Triage Summary: 45 year-old Mountie is brought in by his trusty steed, Horse, after hurting his left knee one-hour ago by jumping down out of the saddle in hot pursuit of a one, Mr. Whiplash.


HPI: 45 year-old mounted constable unable to bear weight on left leg due to knee pain since jumping off back of horse and still unable to bear weight. Landed with left leg straight and does not recall any rotation force at the time of landing. Denies LOC, head trauma or other pain.
PMHx: multiple incidences of accidental trauma, mostly related to equestrian-type activities.
PSurgHx: noncontributory
SocHx: works for Canadian law enforcement. No T/E/D.
Pertinent Physical Exam:
Primary Survey (ABCDE): no acute findings
Secondary Survey pertinent findings: No evidence of injury other than left knee tender to palpation just distal to joint space with mild effusion, skin intact without erythema, or calor. No frank crepitus with passive or active ROM, but both significantly limited by pain. Pain prohibits anterior or posterior drawer tests, nor any varus or valgus stress. DP and PT pulses intact distally bilaterally.
What injuries are you concerned about?

Proximal fibular fracture or tibial fracture
Patellar fracture less likely given no note of tenderness or mal-alignment
Left knee ligamentous or tendinous injuries in isolation or with associated bony pathology
What imaging if any would you order? What guides your decision?
Plain radiographs of the left knee. Consider adding a sunrise view and/or tunnel views to evaluate the patellofemoral joint and intercondylar notch.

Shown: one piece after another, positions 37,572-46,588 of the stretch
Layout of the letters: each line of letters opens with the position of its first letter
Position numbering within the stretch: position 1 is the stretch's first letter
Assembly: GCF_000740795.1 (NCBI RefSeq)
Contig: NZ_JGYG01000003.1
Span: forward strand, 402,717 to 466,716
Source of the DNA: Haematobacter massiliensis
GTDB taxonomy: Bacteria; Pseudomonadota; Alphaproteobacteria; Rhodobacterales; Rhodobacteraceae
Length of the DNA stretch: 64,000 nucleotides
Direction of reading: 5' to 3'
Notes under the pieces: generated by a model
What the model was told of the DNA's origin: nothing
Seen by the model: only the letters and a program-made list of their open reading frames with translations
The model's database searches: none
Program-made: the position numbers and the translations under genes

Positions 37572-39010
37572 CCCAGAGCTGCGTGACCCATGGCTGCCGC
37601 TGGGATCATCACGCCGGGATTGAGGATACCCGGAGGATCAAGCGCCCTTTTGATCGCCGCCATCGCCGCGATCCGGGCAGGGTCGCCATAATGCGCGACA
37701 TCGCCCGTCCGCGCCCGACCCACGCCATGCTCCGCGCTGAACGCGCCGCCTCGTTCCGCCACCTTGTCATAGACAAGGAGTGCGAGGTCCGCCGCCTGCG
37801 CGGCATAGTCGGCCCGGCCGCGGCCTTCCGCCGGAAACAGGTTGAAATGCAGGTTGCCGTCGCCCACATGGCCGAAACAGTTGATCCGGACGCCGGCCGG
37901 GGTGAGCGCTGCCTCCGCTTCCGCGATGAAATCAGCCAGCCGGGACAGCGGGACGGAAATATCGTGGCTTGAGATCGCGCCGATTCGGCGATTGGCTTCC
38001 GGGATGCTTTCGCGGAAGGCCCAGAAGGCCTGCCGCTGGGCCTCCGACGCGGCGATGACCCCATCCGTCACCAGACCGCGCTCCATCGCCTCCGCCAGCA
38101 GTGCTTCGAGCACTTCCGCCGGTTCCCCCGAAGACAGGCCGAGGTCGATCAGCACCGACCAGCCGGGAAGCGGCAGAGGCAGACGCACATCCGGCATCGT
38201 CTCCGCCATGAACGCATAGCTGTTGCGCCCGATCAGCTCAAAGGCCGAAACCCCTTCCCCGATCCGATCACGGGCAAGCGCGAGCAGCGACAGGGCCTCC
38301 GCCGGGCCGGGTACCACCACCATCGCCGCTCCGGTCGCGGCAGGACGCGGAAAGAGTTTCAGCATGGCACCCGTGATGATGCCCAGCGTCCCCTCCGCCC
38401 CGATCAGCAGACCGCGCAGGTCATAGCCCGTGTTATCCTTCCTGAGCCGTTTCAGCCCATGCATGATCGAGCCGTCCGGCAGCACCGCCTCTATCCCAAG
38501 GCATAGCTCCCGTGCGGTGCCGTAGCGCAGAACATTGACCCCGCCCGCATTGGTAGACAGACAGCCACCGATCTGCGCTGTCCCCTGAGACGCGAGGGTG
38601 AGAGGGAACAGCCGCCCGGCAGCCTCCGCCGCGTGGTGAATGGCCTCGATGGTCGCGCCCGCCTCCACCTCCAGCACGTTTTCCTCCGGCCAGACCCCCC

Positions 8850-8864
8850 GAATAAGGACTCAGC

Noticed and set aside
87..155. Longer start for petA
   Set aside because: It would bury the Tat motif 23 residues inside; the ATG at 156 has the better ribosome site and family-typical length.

This patient meets many of the Ottawa Knee Rules and therefore warrants imaging.
What are the components of the Ottawa Knee Rule? How does one apply it? How sensitive and specific is it?
Ottawa Knee Rule: if the answer is “yes” to any of the following questions and the injury occurred within the last seven days, get x-rays:

    Age ≥ 55 years
    Isolated tenderness of the patella
    Tenderness of the fibular head
    Unable to flex knee to 90 degrees
    Unable to bear weight both immediately and in ED (4 steps, limping is okay)

The sensitivity of this rule is 98.5% and the specificity is 48.6%.

Describe the Radiographic Findings
Mountie Fracture

“Figure 3: X-ray anteroposterior and lateral views showing…” cropped by DF Savage, courtesy of Mankar SH, Golhar AV, Shukla M, Badwaik PS, Faizan M, Kalkotwar via OPENi


Now that you have identified the injury, what is the immediate management and disposition?
This tibial plateau fracture is an operative injury, so after providing adequate analgesia to the patient, double-checking pulses and sensation, consult orthopedics and consider ordering a CT of the lower extremity to assist with operative planning. These patients are typically admitted for this operative management and for monitoring for possible complications.
What are the possible complications from this injury?
Vascular injury including to the popliteal artery which is anchored proximal to the knee
Compartment syndrome
The clinical scenario for this case was inspired by a childhood cartoon.
Bachmann, L. M., Haberzeth, S., Steurer, J., & ter Riet, G. The accuracy of the Ottawa knee rule to rule out knee fractures: a systematic review. Ann Intern Med [serial online]. 2004; 140: (2), 121-124.
Irish, C. B., & Bowe, C. T. Chapter 044. Knee Injuries. In A. B. Wolfson, R. L. Cloutier, G. W. Hendey, L. J. Ling, C. L. Rosen, & J. Schaider (Eds.), Harwood-Nuss’ Clinical Practice of Emergency
Medicine (6th ed.).

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